10 ways SMEs can really make their marketing work

SMEs - ways to make your marketing work

Do you ever wonder how smaller businesses can possibly compete against global behemoths? 

As you’ll know, if you have been reading my articles, I use the 10 pillars of marketing framework as my bedrock, as I passionately believe it can be applied to any business.

However, there are some marketing options – both strategic and tactical, that are simply not possible for smaller businesses or early stage projects.

There’s worse news: extensive research has proved (perhaps unsurprisingly) that big brands, who command your industry’s space with great sales and advertising, don’t have to work as hard at maintaining their market share or the available share of voice (their salience, or how present they are in people’s minds) – because… well, they are big and successful, often with years of business and marketing behind them.

However, all is very, very far from lost. There are a range of smart moves that SMEs can make that will help them to do better marketing and simultaneously scale. Here are 10 of them.

1) Constant market orientation

As a smaller business, you have the benefit of being closer to your customers. So make sure that you involve your customers in your marketing process. Talk to them, get their feedback, use their input to help shape your positioning and future communications. Remember to always be orientated towards your customers – and not towards sales, products or advertising.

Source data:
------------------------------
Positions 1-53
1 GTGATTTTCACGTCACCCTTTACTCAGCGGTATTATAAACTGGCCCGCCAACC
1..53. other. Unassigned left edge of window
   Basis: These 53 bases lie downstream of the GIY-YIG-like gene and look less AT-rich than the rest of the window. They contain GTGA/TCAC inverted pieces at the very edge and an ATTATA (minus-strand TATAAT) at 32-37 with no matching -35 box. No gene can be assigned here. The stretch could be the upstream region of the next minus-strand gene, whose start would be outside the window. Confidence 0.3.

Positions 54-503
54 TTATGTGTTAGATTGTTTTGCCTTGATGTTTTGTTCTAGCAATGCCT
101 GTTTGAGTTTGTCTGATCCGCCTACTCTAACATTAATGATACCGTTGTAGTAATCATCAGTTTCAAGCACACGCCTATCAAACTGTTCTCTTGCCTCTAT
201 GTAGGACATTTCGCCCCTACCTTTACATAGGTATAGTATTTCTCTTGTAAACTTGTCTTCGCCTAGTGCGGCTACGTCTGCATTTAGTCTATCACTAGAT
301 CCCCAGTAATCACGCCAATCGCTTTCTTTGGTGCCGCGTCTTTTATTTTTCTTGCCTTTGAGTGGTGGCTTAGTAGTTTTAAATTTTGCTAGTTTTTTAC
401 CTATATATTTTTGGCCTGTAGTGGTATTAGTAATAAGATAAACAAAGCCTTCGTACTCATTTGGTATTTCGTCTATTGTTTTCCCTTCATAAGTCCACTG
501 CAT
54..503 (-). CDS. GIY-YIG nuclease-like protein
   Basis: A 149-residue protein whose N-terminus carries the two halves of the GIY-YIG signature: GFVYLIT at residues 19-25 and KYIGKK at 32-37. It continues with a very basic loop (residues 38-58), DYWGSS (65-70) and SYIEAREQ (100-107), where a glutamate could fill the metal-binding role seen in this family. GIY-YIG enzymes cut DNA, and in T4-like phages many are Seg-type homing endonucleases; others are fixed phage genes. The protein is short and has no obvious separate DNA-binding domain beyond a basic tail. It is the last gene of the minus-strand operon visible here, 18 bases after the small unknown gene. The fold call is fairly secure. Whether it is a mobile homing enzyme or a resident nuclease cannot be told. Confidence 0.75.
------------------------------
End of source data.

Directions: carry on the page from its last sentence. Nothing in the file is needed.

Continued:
2) Hacking the marketing process 

The ten pillar process is very clear. But with small businesses the research phase that one might apply to a bigger business can be compressed (more of that later), and crucially with a smaller business, you can get market orientated, then segment your market, set your targets based on your own ethnographic interviews (aka conversations with customers), then set your positioning, create your objectives, and then move to dispensing your most appropriate marketing tactics.  

3) Focus on qualitative insights

The option of extensive quantitative research may not be possible for your business. But do put in the time to collect data on your existing customers. Talk to them. Get to know them. Use their feedback. Do in depth interviews. Don’t worry at this stage about quantitative data – you can do that later – but mine your existing customers for as much information as they are happy to give you. Go deep, watch, interact and spend time with them and feed everything you learn back into the marketing mix.

4) Position against the big players

Once you have chosen your targets and how you will position your business and products to them, don’t forget that being small gives you a great opportunity to position against the market leaders in your industry or sector.

What do they do that is worse than you? What do you always do better? Here is a great advantage of being small: shadow salience. By placing yourself on the same stage you can bask in a little of their glory/hype/awareness. Once you have found a fault in their product or service, you can position against them. The good news is that doesn’t make sense for big brands to respond. So its ‘win/win’.

5) Understand the real power of pricing

If you don’t already, you need to totally understand the power of choosing the right price. Don’t rush to discount – and never succumb to the lure of the sale. If you get your pricing right, and keep your price and service premium, you will make more money from less customers.